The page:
@adam-worth What Chromebook do you have? You may need an ARM build, or an x86 build depending on which you’ve actually got.
The short version is that you need to activate Legacy boot mode, which will allow you to boot from a USB. From there, installation is as you would any Linux distro on any computer. I’ve been running Linux on my Acer C720 chromebook for years (it’s a Haswell i3 with 4GB of RAM, with an after-purchase upgrade to a 120GB M.2 SSD). How to enable Legacy boot mode varies based on what Chromebook you have, but it’s usually some hotkey you have to hold at startup to enter dev mode, followed by a command to configure it at console in Chrome OS. Legacy Boot Mode uses Coreboot to boot the laptop, and should work with any modern distro.
The Arch wiki has done a pretty good job of writing up what kind of support there is. https://wiki.archlinux.org/index.php/Chrome_OS_devices
I’d suggest booting from a live USB and testing everything first, to make sure you aren’t going to run into hardware issues - when I first installed Linux on my Chromebook, it needed a weird touchpad driver that wasn’t in mainline kernel yet. I was able to work around it with an X configuration, so it wasn’t a deal breaker, but be aware you might have to do stuff like that.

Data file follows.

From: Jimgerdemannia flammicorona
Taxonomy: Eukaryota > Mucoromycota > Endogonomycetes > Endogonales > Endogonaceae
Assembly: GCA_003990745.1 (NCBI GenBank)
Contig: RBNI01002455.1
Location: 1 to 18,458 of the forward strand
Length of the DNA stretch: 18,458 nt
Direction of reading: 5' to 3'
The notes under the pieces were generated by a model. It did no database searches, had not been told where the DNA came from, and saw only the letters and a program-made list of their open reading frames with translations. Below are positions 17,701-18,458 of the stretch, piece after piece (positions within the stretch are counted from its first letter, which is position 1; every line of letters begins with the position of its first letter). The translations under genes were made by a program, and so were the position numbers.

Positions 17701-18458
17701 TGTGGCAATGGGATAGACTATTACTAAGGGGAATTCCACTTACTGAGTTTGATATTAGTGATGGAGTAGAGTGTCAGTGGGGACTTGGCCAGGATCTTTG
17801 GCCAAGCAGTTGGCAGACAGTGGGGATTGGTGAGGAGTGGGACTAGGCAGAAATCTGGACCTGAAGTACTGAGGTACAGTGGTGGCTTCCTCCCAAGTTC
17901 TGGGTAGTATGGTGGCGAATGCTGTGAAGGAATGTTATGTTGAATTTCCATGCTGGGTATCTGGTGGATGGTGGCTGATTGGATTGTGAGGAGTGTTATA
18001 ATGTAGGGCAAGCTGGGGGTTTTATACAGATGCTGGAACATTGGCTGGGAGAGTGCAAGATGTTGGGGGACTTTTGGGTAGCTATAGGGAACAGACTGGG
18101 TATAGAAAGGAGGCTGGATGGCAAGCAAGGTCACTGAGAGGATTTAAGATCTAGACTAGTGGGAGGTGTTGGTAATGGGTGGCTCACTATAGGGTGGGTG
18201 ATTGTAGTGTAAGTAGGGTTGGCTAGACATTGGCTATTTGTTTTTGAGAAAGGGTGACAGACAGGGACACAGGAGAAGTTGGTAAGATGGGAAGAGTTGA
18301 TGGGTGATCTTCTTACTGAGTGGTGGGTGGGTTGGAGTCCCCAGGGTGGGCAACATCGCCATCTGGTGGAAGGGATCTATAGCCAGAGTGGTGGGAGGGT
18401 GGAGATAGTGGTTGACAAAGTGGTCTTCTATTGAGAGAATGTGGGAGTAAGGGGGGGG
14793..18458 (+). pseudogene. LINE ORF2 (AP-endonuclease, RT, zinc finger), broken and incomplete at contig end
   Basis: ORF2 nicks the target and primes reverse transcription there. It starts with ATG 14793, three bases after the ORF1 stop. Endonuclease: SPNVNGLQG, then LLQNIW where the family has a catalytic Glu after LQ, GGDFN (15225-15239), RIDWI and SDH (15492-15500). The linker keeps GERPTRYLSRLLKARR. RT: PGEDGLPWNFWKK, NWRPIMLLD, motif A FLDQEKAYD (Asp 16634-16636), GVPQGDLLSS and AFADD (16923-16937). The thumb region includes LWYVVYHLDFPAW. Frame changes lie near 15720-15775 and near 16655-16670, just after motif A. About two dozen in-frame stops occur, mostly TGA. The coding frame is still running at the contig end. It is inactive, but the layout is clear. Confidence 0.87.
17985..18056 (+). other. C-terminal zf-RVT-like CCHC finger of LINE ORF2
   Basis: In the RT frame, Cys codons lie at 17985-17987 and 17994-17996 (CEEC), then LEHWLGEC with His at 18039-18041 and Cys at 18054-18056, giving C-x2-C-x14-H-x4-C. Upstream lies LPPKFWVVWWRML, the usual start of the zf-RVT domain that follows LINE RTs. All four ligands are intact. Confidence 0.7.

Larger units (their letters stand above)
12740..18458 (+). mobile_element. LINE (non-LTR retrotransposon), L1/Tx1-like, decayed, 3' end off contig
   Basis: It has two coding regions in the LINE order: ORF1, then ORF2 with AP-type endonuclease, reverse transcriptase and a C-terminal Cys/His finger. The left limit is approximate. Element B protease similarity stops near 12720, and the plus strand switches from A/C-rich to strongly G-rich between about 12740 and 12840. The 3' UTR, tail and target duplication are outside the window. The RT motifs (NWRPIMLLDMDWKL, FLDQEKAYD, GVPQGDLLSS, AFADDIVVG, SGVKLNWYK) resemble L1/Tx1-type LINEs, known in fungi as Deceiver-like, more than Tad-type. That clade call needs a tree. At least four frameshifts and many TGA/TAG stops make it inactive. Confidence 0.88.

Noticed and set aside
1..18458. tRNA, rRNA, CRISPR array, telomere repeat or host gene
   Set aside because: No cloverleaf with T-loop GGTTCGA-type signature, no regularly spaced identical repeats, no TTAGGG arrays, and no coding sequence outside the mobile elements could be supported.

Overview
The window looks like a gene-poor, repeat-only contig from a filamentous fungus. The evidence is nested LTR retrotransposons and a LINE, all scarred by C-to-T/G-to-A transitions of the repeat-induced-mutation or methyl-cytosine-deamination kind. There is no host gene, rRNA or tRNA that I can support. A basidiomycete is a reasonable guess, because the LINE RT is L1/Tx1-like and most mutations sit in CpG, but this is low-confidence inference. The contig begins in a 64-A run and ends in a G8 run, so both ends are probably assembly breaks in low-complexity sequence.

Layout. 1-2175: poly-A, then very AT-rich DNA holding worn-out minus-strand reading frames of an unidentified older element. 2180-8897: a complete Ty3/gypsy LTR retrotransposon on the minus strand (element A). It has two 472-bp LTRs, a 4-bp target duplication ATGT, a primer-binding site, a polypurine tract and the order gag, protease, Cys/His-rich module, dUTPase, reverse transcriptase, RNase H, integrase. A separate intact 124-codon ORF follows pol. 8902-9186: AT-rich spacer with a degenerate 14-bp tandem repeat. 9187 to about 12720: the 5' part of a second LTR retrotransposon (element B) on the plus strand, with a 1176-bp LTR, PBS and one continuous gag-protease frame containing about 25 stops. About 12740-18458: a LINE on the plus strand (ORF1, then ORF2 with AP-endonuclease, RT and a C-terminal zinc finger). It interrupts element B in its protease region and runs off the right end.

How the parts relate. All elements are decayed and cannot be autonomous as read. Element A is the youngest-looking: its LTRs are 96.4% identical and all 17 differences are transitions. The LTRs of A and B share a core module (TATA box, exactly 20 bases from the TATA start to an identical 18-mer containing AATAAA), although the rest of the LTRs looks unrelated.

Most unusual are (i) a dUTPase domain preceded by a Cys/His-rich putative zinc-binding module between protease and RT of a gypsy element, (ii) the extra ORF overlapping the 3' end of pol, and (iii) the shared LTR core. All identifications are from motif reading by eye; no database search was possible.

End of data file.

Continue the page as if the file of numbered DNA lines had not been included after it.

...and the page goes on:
Stop reading here if you aren’t prepared to irrevocably destroy your Chromebook in a way that would prevent it from booting at all.
On mine, I installed a 3rd party BIOS from johnlewis.ie. It wasn’t necessary to the function of the laptop, but it got rid of the Google Chrome logo on startup and a prompt that delayed boot by a few seconds. I would not advise installing it until you’re absolutely certain you’re never going back, and are ok with the prospect of possibly bricking it to the degree that you’ll have to tear it down and replace the motherboard. I never had a problem with mine, but your mileage may vary.